Presumptive Democratic presidential nominee Joe Biden chose Sen. Kamala Harris of California as his running mate Tuesday in a decision that shocked few.
The former vice president had pigeonholed himself into choosing a woman to run alongside him and had faced pressure to choose a black woman.
Harris checks both of those boxes and is well-known, thanks to her 2018 attempt at smearing then-Supreme Court nominee Brett Kavanaugh on live TV and her poor debate performances last year, which helped to end her short-lived presidential bid.
Although she failed in 2019 to gain any traction with Democratic voters, the party and Biden crowned Harris, and she is being hailed as a historic candidate despite her shortcomings and her checkered history as a prosecutor.
Biden, who has a checkered history of his own with regard to his interactions with women, had few options with regard to choosing a running mate, and the campaign must have seen something in Harris that they thought would help him in November.
But there are many problems facing the new tandem, including the fact that Harris declared last year that she believed the women who had directly accused Biden of inappropriate behavior.
Biden’s career-long propensity for putting his hands and his nose near women and girls led him to trouble in Nevada in April 2019.
Democratic state lawmaker Lucy Flores described in New York magazine’s The Cut how comfortable Biden made her:
“I felt him get closer to me from behind. He leaned further in and inhaled my hair. I was mortified. I thought to myself, ‘I didn’t wash my hair today and the vice-president of the United States is smelling it. And also, what in the actual f—? Why is the vice-president of the United States smelling my hair?’ He proceeded to plant a big slow kiss on the back of my head. My brain couldn’t process what was happening. I was embarrassed. I was shocked. I was confused.”
As the pressure mounted, Biden issued a non-apology apology, saying, “I will be more mindful about respecting personal space in the future.”
Social norms are changing. I understand that, and I’ve heard what these women are saying. Politics to me has always been about making connections, but I will be more mindful about respecting personal space in the future. That’s my responsibility and I will meet it. pic.twitter.com/Ya2mf5ODts
— Joe Biden (@JoeBiden) April 3, 2019
Harris was asked to weigh in on Biden’s alleged inappropriate behavior during a campaign stop in Nevada in November 2019.
The senator, who would also essentially equate Biden to a “segregationist” later that year, did not simply state that she wanted to hear more facts or that she wouldn’t discredit the women until she’d had more information.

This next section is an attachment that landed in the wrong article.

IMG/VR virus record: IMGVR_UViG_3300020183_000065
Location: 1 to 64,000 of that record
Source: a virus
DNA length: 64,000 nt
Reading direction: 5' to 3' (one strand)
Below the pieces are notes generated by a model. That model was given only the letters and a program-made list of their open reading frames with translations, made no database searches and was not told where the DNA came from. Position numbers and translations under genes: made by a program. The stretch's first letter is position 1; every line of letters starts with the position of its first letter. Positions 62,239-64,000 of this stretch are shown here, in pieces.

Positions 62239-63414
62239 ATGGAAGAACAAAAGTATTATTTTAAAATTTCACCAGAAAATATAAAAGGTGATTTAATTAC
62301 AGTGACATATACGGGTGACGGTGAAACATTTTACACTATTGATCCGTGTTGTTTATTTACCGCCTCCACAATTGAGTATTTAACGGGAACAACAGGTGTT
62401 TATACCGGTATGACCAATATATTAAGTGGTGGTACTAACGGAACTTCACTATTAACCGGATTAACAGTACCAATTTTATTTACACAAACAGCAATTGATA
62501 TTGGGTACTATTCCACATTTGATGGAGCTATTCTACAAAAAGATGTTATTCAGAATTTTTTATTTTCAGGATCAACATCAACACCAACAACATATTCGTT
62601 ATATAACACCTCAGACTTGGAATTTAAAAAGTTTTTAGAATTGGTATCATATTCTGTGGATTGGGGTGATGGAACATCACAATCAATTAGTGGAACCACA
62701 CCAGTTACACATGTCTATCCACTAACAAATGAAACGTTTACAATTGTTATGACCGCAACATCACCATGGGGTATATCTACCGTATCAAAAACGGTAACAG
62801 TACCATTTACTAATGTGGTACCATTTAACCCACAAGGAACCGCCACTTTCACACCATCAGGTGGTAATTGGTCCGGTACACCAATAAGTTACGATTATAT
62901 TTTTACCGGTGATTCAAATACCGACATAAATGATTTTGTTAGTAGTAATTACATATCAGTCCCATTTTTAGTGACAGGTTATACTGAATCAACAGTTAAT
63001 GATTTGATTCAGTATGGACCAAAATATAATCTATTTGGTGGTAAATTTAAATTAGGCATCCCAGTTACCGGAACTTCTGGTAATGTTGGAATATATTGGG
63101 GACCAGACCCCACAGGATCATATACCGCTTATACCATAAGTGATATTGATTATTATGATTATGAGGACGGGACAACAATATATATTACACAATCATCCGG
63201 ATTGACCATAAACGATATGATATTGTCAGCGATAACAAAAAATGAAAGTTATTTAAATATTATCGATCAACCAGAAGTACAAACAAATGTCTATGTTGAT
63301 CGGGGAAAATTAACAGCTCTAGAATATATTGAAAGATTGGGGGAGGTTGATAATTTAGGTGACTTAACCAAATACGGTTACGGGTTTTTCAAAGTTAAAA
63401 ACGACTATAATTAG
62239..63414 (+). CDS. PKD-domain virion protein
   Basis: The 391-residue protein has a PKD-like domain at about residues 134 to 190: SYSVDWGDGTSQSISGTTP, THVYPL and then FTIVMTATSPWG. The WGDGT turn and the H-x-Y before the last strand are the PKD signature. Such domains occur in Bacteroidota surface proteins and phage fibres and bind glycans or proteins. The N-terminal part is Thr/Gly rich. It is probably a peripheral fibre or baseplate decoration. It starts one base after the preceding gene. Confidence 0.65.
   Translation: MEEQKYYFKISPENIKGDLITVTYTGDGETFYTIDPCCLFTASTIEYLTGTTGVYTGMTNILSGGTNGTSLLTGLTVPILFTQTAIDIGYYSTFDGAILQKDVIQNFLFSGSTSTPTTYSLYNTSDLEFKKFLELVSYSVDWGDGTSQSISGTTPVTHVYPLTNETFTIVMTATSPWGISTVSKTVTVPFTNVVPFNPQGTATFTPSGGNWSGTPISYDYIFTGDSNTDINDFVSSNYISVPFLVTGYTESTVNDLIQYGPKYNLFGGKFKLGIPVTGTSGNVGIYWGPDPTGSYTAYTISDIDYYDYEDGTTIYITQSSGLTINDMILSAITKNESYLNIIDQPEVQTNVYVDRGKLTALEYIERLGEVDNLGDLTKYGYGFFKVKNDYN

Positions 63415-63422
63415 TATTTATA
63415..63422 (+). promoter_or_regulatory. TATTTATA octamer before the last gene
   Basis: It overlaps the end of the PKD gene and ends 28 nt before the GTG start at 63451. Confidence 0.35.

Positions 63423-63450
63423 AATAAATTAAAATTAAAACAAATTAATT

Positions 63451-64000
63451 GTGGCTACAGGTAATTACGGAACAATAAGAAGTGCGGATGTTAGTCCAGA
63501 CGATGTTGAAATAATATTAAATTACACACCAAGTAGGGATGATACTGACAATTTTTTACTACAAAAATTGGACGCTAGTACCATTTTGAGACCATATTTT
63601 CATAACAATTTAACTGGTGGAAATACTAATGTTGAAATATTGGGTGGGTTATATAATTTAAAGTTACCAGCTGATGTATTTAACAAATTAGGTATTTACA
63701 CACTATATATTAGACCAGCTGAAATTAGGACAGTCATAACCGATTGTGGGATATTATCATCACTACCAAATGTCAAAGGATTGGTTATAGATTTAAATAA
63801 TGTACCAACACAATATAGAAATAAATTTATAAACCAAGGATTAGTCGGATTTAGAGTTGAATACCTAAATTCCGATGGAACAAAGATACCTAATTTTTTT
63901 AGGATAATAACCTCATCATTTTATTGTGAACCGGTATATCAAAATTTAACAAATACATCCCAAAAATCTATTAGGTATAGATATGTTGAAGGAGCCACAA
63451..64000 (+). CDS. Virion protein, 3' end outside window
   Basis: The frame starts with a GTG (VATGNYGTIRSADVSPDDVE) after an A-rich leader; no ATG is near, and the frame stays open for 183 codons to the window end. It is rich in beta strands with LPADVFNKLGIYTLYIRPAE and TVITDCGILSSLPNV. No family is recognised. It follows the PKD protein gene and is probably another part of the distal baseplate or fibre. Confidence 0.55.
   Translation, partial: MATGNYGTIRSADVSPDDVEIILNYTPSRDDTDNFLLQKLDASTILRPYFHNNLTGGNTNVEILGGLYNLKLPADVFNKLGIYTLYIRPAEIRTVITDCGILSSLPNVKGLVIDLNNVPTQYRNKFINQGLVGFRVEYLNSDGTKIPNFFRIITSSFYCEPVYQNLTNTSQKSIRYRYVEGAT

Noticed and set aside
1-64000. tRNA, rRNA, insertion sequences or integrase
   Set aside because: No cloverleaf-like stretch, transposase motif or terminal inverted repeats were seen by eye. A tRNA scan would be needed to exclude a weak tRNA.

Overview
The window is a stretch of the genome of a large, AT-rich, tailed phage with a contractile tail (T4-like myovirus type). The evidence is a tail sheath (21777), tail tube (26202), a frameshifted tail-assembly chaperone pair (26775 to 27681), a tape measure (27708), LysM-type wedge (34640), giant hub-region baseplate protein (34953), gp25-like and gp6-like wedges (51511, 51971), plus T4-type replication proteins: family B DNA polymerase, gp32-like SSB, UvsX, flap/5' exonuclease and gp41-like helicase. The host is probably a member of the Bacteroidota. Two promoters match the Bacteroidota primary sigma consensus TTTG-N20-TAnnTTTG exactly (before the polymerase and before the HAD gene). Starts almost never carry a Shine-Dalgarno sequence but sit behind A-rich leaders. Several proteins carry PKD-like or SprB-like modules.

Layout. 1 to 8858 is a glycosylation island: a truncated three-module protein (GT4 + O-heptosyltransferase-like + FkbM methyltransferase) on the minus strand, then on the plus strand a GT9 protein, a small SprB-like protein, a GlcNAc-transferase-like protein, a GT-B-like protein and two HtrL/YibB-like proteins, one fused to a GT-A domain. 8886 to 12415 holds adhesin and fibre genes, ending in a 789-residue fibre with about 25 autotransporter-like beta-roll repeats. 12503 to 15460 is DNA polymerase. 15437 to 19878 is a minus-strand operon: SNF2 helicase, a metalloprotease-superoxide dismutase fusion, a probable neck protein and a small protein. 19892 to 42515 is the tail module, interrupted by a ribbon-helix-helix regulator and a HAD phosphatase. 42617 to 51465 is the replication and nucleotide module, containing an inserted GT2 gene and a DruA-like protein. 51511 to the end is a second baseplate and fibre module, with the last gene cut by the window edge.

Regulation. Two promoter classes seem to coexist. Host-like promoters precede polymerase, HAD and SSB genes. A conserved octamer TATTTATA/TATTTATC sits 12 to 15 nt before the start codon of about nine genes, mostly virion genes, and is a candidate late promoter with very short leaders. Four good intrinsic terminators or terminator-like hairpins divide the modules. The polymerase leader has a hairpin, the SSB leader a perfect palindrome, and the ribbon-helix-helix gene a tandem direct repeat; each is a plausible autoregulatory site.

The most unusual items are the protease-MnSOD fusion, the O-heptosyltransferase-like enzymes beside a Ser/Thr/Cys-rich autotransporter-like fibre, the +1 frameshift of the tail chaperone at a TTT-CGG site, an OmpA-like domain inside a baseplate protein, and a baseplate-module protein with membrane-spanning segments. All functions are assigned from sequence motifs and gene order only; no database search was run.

She said she believed the women who accused the former vice president of touching them inappropriately.
“I believe them and I respect them being able to tell their story and having the courage to do it,” Harris said, according to The Hill.
Sen. Kamala Harris (D-CA), who is now being considered as a VP pick for Joe Biden, said the following about Biden’s accusers last April: “I believe them and I respect them being able to tell their story and having the courage to do it”
Does she believe Tara Reade? pic.twitter.com/A1Asfx5kqB
— Kingsley Cortes (@KingsleyCortes) April 27, 2020
The comment was made before Biden had officially announced his candidacy, so Harris was asked if he should even run for president in light of the scandal.
“He’s going to have to make that decision for himself. I wouldn’t tell him what to do,” she said.
Biden would later face even more serious allegations when former Senate aide Tara Reade accused him of sexually assaulting her in 1993.
Now that Harris is making history, checking boxes that make her the first female minority vice presidential candidate for a major party, does it matter anymore whether Biden might be guilty of, at the very least, inappropriate behavior, as she previously asserted he might be?
Now that she and Biden will be working together to transform the country into an unrecognizable leftist utopia, how does she reconcile that with statements such as this one?
To all survivors of sexual assault: We hear you. We see you. We will give you dignity. Don’t let this process bully you into silence.
— Kamala Harris (@KamalaHarris) October 5, 2018
How does Harris have any credibility at all after she said she believed women who accused her now-boss of misconduct but will gladly work for him as a champion of women?
How can Harris use her treatment of Kavanaugh as a feather in her cap, while she previously attacked Vice President Mike Pence, whom she will soon debate, for refusing to share meals alone with women who are not his wife?
Pence, who is a devout Christian, stated in 2002 that he “never eats alone with a woman other than his wife.”
“I disagree with him when he suggests it’s not possible to have meetings with women alone by himself,” Harris said of Pence’s personal eating habits with relation to his marriage, Politico reported.
“I think that’s ridiculous — the idea that you would deny a professional woman the opportunity to have a meeting with the vice president of the United States is outrageous,” she added.
What kind of behavior is acceptable, though, for Harris?
She and Biden will have to get on the same page about a few things, including the subject of what spectrum of male behavior is appropriate.
Maybe Harris likes a happy medium where she can have dinner with a married man who isn’t going to sniff her hair.
Perhaps Harris is simply morally fluid.
Or maybe she’s yet another politician willing to wiggle out of her principles for a shot at becoming president.
With many Americans, including Democrats, expressing doubts that Biden could even complete a term in office, according to a recent poll, the Oval Office is probably so close to Harris, in her mind, that she can smell it.
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